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Latin America's Multicultural MovementsThe Struggle Between Communitarianism, Autonomy, and Human Rights$
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Todd A. Eisenstadt, Michael S. Danielson, Moises Jaime Bailon Corres, and Carlos Sorroza Polo

Print publication date: 2013

Print ISBN-13: 9780199936267

Published to Oxford Scholarship Online: May 2013

DOI: 10.1093/acprof:oso/9780199936267.001.0001

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Constitutional multiculturalism in Chiapas

Constitutional multiculturalism in Chiapas

Hollow reforms that nullify autonomy rights

Chapter:
(p.40) 2 Constitutional multiculturalism in Chiapas
Source:
Latin America's Multicultural Movements
Author(s):

Burguete Cal y Mayor Araceli

Publisher:
Oxford University Press
DOI:10.1093/acprof:oso/9780199936267.003.0021

Two decades have passed since “constitutional multiculturalism” made its first appearance in Chiapas, Mexico; but, the constitutional reforms and legislation passed governing indigenous culture and rights have not impacted the lives of indigenous peoples. How do we explain these poor results? This work argues that, through their wording of these constitutional reforms, legislators recognized the rights of indigenous collectives, but in the same texts, used language which limits these rights. This contradictory language includes provisions to increase the state's powers, facilitating intervention into the lives of indigenous peoples rather than promoting genuine autonomy. The constitutional reforms implemented in Mexico and Chiapas since 1990, then, have had little net effect on the rights of indigenous peoples to autonomy and self-determination. They have, however, helped the neoliberal state in Mexico to institute a new legal framework, with multicultural components, to ease the penetration of capital into indigenous regions.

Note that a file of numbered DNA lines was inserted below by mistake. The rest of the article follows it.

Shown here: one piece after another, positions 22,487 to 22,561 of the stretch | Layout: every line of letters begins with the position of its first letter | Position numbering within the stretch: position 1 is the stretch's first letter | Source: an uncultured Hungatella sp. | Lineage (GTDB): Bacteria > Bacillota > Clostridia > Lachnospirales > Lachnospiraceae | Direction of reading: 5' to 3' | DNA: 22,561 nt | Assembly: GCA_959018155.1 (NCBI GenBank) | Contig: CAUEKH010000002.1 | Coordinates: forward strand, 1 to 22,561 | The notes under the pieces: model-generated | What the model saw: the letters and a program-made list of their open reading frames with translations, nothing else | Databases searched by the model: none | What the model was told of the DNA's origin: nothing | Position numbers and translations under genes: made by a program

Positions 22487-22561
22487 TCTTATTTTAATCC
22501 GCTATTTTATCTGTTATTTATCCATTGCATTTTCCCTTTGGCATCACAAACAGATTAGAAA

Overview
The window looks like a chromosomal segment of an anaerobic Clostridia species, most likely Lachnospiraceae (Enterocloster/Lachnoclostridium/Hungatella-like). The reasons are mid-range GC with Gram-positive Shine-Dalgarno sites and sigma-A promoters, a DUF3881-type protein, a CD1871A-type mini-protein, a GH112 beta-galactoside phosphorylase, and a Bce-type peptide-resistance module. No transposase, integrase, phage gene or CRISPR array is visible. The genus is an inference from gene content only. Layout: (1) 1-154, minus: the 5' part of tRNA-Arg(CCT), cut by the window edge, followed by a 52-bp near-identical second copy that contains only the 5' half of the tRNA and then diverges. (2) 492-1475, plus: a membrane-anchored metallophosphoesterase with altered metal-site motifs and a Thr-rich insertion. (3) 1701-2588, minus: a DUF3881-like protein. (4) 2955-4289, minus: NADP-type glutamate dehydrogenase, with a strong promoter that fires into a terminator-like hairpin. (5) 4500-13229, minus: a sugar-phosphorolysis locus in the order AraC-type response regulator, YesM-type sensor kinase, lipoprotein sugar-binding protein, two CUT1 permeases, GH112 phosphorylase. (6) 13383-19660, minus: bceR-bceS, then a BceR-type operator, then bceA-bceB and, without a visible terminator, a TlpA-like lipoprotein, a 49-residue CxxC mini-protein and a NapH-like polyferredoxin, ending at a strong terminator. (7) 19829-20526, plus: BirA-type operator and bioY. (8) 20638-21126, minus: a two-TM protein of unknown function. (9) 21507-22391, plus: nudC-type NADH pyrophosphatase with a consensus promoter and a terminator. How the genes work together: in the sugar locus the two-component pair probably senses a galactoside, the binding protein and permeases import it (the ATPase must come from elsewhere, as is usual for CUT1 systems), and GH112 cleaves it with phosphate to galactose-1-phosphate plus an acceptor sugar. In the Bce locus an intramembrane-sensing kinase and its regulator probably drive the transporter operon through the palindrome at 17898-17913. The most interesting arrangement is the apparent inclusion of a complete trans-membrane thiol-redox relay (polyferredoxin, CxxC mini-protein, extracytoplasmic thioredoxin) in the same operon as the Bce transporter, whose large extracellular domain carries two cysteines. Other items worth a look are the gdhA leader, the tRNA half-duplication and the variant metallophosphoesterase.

Keywords:   constitutional multiculturalism, indigenous peoples, autonomy, constitutional reform, indigenous self-determination, constitutional reforms, neoliberal state

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